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Costly, cruel, futile: the price of Scott Morrison holding 157 asylum seekers on floating prison

Let's, for a moment, put to one side the ordeal that the Abbott government inflicted on 157 asylum seekers whose boat was intercepted off Christmas Island, just outside Australia's migration zone late last month.

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Asylum seekers coming to mainland

More than 157 asylum seekers will be transported to the Australian mainland. The first time any asylum seekers have done so this year.

Let's ignore the impact on the children, including the babies, of being detained in windowless rooms for almost a month, perhaps in the clothes they were wearing, and separated from their fathers after already being at sea for more than a fortnight on a boat that broke down.

Let's just reflect on the cost of keeping them on the high seas on the Ocean Protector for a month, including the overtime paid to the crew; and the cost of defending a case in the High Court; and of sending officials to meet them in the Cocos Islands; and flying them to detention in Perth.

Let's also consider the message the government sent by arguing in the High Court that it had no obligation to even ask the asylum seekers what they seeking and asserting that it could take them wherever it wished.

And, for good measure, let's factor in the political capital expended on trying to convince the Indian government to accede to the boat being turned back to the port it departed.


Now answer the question: what more has the government achieved than if it had opted in the first instance for what Morrison calls the “backstop measure” of taking the asylum seekers to Christmas Island before consigning them to indefinite detention on Nauru or Manus Island? Would the deterrent have been any less?

What drove this insanity is not difficult to fathom because Scott Morrison kept reminding us of it in the final week of Parliament, even as he taunted Labor for being “too weak” to stop the boats.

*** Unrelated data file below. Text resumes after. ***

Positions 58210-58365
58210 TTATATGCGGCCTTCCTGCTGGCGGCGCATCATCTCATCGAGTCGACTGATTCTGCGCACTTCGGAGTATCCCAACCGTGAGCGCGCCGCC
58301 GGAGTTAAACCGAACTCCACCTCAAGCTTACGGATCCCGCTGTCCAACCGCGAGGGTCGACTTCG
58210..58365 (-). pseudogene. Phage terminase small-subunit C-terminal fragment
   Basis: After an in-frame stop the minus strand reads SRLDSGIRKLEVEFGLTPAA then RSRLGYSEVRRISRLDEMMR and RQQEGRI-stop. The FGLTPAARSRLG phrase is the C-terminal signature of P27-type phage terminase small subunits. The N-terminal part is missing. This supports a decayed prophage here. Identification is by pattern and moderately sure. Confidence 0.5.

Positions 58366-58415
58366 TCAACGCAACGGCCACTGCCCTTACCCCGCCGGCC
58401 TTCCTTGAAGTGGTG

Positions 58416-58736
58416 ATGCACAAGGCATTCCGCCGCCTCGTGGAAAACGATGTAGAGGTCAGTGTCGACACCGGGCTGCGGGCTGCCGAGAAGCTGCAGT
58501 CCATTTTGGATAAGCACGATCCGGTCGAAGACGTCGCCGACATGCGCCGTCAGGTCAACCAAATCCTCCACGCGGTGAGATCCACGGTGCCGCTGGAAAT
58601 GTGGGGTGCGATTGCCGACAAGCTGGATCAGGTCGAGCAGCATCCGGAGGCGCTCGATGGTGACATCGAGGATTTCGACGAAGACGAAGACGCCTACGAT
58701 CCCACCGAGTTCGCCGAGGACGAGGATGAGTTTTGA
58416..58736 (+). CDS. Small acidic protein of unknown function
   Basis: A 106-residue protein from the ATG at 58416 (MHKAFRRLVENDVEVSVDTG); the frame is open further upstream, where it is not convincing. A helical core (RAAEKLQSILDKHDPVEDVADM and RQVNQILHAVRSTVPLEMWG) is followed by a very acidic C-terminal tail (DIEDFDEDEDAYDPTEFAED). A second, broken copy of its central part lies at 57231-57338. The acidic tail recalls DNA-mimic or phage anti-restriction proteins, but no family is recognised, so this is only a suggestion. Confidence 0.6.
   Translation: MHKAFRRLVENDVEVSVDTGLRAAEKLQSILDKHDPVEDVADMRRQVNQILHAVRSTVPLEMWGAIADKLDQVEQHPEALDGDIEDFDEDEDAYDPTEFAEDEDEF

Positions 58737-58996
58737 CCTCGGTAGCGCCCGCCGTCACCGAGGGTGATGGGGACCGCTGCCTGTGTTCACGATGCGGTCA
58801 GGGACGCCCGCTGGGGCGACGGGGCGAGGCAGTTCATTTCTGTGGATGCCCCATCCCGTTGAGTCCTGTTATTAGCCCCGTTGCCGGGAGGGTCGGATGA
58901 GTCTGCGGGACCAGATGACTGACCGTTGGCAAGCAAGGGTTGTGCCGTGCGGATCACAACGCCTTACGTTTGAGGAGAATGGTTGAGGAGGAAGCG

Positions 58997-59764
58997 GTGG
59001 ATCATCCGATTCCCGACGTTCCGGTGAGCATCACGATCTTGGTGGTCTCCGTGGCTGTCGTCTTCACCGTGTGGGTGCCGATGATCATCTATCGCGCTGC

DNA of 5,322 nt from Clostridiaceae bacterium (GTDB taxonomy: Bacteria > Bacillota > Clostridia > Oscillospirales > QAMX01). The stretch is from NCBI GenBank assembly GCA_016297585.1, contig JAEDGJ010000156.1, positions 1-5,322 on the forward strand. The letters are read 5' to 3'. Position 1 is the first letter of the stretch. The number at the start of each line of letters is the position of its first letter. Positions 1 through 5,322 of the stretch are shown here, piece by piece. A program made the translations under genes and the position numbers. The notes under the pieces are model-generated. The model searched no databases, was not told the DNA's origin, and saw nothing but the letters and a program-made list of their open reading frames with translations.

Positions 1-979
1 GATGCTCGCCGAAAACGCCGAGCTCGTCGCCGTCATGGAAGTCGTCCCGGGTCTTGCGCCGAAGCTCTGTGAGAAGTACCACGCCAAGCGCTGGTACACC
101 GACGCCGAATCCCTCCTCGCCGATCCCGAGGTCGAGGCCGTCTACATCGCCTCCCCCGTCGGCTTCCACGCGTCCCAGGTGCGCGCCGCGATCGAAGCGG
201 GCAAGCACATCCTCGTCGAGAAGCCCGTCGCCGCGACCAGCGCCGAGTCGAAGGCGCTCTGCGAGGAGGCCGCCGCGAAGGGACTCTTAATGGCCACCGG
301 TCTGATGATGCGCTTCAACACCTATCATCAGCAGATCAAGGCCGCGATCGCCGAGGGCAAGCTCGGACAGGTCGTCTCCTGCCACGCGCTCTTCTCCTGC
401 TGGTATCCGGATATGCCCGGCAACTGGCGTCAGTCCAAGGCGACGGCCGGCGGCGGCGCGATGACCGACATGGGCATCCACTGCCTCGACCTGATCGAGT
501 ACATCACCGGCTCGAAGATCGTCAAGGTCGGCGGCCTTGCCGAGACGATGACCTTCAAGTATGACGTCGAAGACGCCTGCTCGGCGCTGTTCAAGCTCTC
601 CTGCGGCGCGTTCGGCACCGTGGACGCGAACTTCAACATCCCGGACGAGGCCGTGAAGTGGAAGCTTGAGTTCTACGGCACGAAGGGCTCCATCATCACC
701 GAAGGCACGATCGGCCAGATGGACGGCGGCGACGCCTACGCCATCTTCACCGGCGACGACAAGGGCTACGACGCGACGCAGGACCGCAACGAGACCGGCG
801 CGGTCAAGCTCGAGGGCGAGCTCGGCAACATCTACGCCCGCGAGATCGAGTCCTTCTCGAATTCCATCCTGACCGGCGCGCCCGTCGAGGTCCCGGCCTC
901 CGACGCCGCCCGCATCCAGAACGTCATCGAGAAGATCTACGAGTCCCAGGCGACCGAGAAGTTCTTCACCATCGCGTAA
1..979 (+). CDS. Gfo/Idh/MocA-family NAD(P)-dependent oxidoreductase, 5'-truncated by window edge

“The Australian people can now know that we will exhaust any and every option to ensure that people-smuggling ventures are not successful into this country,” he declared.

Well, they did exhaust every option and the asylum seekers will arrive, however temporarily, in Australia on Saturday - but with a host of new legal questions unresolved, including the legality of what took place on the high seas.

Mr Morrison was just as unequivocal in the face of a High Court decision last month that the device he used to deny a permanent visa to a refugee teenager was illegal. “The Coalition government will not be providing permanent visas to illegal boat arrivals," he declared, before defining a new national interest test that would be used to deny the boy a visa.

Only when the legality of that response was challenged did he relent, sending the boy's lawyers a letter this week informing them that a permanent visa had been approved, but giving no reason for the change of heart.

Scott Morrison's message was that the resolve of the government was as strong as ever, which suggests he has learnt nothing from this sorrowful episode.

The minister was similarly unforthcoming on many questions on Friday, when he announced that the 157 asylum seekers would be taken to Australia, where Indian High Commission officials would be given access, in the expectation that India would accept the return of any of its citizens, and possibly others from Sri Lanka.

He knows how many say they are Sri Lankans because we know this, along with their name, was the only question they were asked during their ordeal at sea, but he declined to tell the Australian people.

Rather, his message was that the resolve of the government was as strong as ever, which suggests he has learnt nothing from this sorrowful episode.

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